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Grassroots Spirit for Music that Deserves Better: Hedigan’s Interview Part 2



YONCE, also known as Yosuke Kawakishi from Suchmos, launched the band Hedigan’s with his old friends. As mentioned in the first part of the interview, we learned about the band’s formation. In the second part, we delved deeper into their perspectives on “music” and “band,” starting from the background of their first EP, “2000JPY,” and how their worldview is reflected in their music.

In the first part, drummer Take Ouchi referred to himself as a “music practitioner,” and in the music of Hedigan’s, we hear sounds and words that seem to emerge as if guided by music itself. Hence, the music reflects the band’s deep-rooted love for roots music and their countercultural spirit, while YONCE’s outlook on life and society comes across in an unadorned manner. While Hedigan’s distances itself from the deliberate creation of music, they are not striving for grandeur. However, YONCE’s parting words, “I hope music becomes something even more wonderful,” are particularly significant. Once again, I reiterate the words written in the first part: Hedigan’s confronts the fundamental allure of “music” and “band.”

YONCE’s Perspective on Expression: Satisfaction in Spontaneity

-Which was the first song you wrote after starting Hedigan’s?

Ouchi: While we were recording The Street Sliders, we asked ourselves, “If everyone’s in the mood, why don’t we try a little arrangement of our own song? I think we were asked to play “Preachy Old Man’s Rumba.

YONCE: I shared my voice memo with them and asked them to listen to it. I wrote the lyrics to “Preachy Old Man’s Rumba,” “Salsberg,” and “Love (XL)” in my first or second year at Corona, when I was a stay-at-home kid. I was writing lyrics all the time when I was staying at home, and I recorded voice memos of the songs I liked and tried to add chords and songs to them.

-So you had been writing songs before you started Hedigan’s.

YONCE: The way I think about songs hasn’t changed. I started with “It’s so dark in the world, I wonder why” and tried to put something concrete to it. I had no motivation to release the song, but rather just recorded it for the time being in a way that was similar to excretion, not to organize my feelings. When I decided to do it with this lineup, I asked everyone to listen to it, thinking it might be interesting to touch on this part.

Ouchi: When we had just finished recording The Street Sliders and were playing around with making demos, we were halfway through my birthday project (a concert held on July 10, 2023, in which eight of Ouchi’s bands gathered), and I recklessly asked them, “Why don’t you think about doing one live performance here? We decided to arrange one live show for the event.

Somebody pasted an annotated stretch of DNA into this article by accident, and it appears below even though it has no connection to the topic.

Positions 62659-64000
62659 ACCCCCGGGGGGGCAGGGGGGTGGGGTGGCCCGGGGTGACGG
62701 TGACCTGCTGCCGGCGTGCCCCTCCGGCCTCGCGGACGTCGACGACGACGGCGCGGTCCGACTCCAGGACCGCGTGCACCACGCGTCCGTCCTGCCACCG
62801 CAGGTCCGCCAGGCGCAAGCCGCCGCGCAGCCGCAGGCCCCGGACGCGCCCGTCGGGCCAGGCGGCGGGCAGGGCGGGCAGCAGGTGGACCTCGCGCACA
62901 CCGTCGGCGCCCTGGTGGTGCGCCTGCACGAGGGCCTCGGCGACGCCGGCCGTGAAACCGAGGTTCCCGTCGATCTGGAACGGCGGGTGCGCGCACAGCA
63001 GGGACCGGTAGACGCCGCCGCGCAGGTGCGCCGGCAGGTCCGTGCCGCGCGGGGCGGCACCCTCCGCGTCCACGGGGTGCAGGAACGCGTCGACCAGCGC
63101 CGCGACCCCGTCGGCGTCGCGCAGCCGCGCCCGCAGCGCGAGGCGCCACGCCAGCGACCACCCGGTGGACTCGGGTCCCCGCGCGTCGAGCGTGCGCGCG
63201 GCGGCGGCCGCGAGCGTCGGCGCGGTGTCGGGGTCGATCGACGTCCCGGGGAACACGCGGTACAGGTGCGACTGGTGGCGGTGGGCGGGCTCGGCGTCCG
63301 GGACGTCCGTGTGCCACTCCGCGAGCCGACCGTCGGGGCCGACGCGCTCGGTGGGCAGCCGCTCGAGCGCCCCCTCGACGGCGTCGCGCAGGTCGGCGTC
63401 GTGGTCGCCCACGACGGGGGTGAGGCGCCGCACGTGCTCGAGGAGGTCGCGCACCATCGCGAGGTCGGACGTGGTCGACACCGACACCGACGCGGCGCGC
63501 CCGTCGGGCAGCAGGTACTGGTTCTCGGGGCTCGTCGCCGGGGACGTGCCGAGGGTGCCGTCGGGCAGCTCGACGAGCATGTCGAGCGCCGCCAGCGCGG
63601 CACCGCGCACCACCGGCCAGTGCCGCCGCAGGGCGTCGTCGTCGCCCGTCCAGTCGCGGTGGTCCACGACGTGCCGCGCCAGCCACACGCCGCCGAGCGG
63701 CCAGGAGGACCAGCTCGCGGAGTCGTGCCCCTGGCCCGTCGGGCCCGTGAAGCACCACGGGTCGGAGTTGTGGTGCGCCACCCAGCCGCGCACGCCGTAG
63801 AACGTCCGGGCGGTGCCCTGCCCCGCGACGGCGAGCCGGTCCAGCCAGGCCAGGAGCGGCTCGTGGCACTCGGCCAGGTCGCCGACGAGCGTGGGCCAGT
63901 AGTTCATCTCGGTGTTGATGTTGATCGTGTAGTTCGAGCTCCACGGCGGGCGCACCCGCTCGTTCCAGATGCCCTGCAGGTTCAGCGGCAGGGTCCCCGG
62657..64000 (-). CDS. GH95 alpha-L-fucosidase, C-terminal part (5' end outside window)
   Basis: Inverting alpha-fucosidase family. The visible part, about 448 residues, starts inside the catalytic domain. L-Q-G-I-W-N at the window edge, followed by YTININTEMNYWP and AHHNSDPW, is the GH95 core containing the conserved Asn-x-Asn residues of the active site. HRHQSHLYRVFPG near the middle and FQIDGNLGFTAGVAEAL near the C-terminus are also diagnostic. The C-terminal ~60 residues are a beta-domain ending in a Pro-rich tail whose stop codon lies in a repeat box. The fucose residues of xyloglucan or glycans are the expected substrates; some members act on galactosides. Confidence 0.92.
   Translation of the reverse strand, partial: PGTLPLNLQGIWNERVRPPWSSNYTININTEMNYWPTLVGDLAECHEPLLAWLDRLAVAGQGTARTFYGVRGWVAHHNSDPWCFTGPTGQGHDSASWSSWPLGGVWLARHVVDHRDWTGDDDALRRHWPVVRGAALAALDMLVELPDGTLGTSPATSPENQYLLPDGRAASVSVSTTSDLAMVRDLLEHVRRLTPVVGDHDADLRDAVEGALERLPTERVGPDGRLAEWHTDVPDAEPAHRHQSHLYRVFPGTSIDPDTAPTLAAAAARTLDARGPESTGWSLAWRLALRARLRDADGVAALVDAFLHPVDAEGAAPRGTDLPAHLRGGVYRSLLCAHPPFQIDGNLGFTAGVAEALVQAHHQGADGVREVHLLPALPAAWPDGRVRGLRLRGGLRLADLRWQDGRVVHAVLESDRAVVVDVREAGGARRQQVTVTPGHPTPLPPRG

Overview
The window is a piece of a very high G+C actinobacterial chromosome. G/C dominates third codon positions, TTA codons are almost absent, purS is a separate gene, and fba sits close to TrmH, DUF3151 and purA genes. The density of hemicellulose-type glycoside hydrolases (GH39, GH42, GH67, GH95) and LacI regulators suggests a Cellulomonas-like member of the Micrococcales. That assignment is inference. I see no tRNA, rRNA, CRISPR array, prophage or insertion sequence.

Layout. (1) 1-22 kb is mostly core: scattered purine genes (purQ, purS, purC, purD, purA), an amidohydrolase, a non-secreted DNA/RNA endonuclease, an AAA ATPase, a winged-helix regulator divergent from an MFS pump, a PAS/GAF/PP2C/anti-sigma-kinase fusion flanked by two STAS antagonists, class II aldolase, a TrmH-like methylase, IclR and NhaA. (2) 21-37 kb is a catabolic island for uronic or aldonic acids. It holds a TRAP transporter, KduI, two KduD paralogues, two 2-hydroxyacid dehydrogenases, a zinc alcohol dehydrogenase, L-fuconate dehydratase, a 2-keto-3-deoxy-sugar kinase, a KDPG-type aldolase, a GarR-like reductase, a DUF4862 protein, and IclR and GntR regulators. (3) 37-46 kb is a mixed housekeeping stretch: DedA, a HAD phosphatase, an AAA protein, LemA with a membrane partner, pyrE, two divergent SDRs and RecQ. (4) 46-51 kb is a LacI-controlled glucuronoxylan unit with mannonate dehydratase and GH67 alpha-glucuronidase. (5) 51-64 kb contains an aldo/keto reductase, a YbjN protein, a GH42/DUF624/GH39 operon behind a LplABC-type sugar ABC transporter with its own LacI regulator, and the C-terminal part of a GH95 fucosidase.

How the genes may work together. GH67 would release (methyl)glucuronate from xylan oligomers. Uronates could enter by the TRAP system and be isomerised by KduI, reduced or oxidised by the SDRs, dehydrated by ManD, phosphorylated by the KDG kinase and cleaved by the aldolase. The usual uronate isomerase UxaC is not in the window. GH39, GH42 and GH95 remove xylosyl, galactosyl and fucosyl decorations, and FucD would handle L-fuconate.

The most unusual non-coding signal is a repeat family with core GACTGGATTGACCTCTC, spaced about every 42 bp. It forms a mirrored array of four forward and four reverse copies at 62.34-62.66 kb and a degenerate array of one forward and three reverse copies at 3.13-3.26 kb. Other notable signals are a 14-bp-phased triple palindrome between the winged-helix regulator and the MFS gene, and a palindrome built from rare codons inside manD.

YONCE: That’s right. So, at the time, rather than aiming for a sound package, we were writing songs with the idea of trying to create something that would be easy and fun to play live.

-When it came to recording, was the Kurita brothers’ studio “STUDIO DIG.” and engineer Terry a big part of your work? You mentioned Terry (Hiroki Ito) as “the sixth member” during the live shows on the tour.

YONCE: I think “Hedigan’s” might mean Terry. He takes care of all the sound sculpting.

Ouchi: We might be the material [laughs].

YONCE: Yes. I feel like we are just ingredients for Terry’s cooking. We first went into the studio in Shimokita. That time is deep in my memory. It made me realize that I wasn’t suited to making music according to the reserved time, looking at the clock and saying, “I’ve got this song in mind for about this time, and the next song will take about this much time. On the other hand, when I was at STUDIO DIG., I didn’t spend a lot of time playing instruments or coming up with ideas all the time, but rather, when we were having a chat over a cup of tea, an idea would pop up and someone would go into the booth and say, “I’ll go do some work. I think it’s a very good way to create an open atmosphere. And then there is Terry, who responds immediately. I think we are in a very rare environment to be able to do music.

-The atmosphere, the sound, and the content and attitude of the songs are all consistent with each other. If I were to put it into words, I would say that it is a counter to capitalism and efficiency.

YONCE: Maybe it is largely embodied in the way we do things. In short, rather than striving to make what we have proposed “true,” we simply accept the status quo as it is. I don’t think there is much that one person can control.

Ouchi: For the past several years or so, it has become difficult to know how much to play to the lyrics. Everyone puts their heart and soul into writing lyrics, and drummers should pay attention to the lyrics when they play, but lately I prefer to play without worrying too much about the lyrics. It’s not like, “I’m saying these words, so I’m going to create this worldview. It’s more like we melt into the sound.

YONCE: That’s completely true. I am satisfied when the words come out of my body, so I have no desire to make them reach the listener. I have many thoughts about lyrics when I listen to music, but when I output them, I don’t want them to be misinterpreted or conveyed in a way that is inconsistent. Because it’s impossible. You have to let the other person measure you according to their own criteria. It is not music for lyrics, but music for music.

Ouchi: If you want to convey the message correctly, you should say it directly [laughs]. There is no need to use a band. So they say they are going to mislead you greatly.

YONCE: If I may say so, the “manner of defeat” is already “funny. There is a sense of laughter, as if you can laugh at it or not. But it doesn’t really matter.



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